Erectile dysfunction (ED) and sleep disordered breathing (SDB) have recently been correlated in a scientific manner. Previous attempts to link these two entities consisted mainly of case reports as well as observations of the impact of hypoxic conditions on erectile function.
The literature on this topic involves the review of early studies by Sir Edmund Hilary and his scientific team in the Himalayan expedition up to recent mice experiments performed in the lab. It appears that SDB and ED are implicated in more than one way creating difficulties identifying the leading and major pathway. Vasculogenic, neurogenic, hormonal, and psychogenic pathways as well as the effects of drugs and others factors have their roles in the development of ED. Most recent reports suggest that ED resulting from sleep apnea may involve the nitric oxide synthase and phosphodiesterase-mediated pathways targeted by tadalafil and similar agents (Erectile Dysfunction in a Murine Model of Sleep Apnea. Soukhova-O'Hare et al. Am. J. Respir. Crit. Care Med. 2008; 178: 644-650).
Regardless of the etiology or predominant pathways leading to the development of this condition, what is important is the potential of reversing ED by treating SDB. In many cases, this is the only treatment required and therefore may avert the need for testosterone replacement which is well known to cause worsening of SDB.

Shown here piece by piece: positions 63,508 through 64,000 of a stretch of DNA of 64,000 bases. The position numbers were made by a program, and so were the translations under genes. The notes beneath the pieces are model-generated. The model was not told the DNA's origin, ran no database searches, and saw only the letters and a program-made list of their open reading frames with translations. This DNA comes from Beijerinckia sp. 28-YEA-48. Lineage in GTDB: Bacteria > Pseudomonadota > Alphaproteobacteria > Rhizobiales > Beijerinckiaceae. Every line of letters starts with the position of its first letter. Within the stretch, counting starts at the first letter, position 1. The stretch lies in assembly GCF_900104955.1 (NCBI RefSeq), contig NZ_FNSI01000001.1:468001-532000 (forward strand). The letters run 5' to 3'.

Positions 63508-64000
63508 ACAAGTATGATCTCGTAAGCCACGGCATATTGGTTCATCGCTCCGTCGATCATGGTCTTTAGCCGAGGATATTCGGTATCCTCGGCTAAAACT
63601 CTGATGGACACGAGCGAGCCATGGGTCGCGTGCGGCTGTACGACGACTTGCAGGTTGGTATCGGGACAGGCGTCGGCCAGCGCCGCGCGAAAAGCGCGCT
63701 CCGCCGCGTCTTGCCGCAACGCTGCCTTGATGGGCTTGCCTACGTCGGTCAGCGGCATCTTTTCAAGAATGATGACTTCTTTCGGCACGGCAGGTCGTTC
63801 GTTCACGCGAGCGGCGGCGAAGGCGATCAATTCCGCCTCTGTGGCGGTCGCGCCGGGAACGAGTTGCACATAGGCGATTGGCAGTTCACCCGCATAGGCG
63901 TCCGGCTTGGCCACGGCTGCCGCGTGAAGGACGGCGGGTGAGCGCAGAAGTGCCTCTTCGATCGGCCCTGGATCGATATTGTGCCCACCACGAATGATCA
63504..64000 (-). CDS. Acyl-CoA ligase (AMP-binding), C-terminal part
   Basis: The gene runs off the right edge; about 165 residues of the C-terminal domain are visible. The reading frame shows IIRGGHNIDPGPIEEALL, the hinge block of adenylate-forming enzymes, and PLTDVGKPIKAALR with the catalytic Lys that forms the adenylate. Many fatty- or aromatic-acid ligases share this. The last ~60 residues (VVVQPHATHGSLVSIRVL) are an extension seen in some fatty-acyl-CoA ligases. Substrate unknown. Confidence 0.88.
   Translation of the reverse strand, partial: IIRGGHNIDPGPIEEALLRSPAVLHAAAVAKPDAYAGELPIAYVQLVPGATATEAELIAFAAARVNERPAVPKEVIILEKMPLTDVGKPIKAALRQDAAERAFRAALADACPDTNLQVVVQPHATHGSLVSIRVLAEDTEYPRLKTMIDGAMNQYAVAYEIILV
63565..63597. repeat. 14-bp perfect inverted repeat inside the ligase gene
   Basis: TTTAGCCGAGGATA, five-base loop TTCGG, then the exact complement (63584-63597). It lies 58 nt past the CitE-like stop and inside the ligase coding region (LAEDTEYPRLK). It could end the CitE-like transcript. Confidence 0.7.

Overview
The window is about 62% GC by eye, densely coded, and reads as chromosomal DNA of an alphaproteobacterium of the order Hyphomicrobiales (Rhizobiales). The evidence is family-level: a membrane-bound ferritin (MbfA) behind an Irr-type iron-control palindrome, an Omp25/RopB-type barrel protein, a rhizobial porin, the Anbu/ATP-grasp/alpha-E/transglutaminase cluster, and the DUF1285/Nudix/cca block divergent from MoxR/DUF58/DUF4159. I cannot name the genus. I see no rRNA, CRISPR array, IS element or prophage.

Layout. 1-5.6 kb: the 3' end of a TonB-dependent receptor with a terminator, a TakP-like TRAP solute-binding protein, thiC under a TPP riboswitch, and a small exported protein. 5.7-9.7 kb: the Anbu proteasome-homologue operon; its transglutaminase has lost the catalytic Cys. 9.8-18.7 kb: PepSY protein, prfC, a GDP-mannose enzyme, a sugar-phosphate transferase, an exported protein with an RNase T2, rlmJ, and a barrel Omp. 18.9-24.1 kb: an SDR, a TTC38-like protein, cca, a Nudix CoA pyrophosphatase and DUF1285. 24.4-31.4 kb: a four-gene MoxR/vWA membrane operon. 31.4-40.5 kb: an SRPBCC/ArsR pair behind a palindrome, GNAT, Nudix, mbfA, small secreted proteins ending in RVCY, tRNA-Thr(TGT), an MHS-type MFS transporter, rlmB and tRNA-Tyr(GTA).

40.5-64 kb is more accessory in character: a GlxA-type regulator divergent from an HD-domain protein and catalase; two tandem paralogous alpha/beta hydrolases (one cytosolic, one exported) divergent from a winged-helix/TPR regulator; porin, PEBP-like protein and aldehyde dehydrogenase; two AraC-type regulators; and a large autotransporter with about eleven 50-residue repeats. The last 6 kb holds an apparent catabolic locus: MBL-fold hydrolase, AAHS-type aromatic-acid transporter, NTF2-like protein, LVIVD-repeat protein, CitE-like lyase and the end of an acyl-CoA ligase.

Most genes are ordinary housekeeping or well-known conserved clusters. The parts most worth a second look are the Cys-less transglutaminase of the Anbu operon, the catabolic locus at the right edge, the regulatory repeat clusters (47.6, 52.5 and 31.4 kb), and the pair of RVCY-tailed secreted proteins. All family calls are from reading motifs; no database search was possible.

Since the majority of physicians who treat ED are unlikely to have expertise in SDB, and similarly those who treat SDB generally have little expertise in diagnosing or treating ED, it is the opinion of the authors that the potential impact each of these conditions may have on the other has been greatly underestimated. This review article attempts to alert physicians of the interaction between two apparently different disorders and give a more unified approach of ED and SDB.
Written by Sean Gilman, MD1 and Nikolaos Zias, MD2, as part of Beyond the Abstract on UroToday.com.
1 Department of Pulmonary and Critical Care Medicine, Beth Israel Deaconess Medical Center, Harvard University School of Medicine, Boston, Massachusetts, USA
2 Department of Pulmonary and Critical Care Medicine, Lahey Clinic Medical Center, Tufts University School of Medicine, Burlington, MA, USA,If required, the physicians to prescribe only healthy drugs, which do not hurt people.
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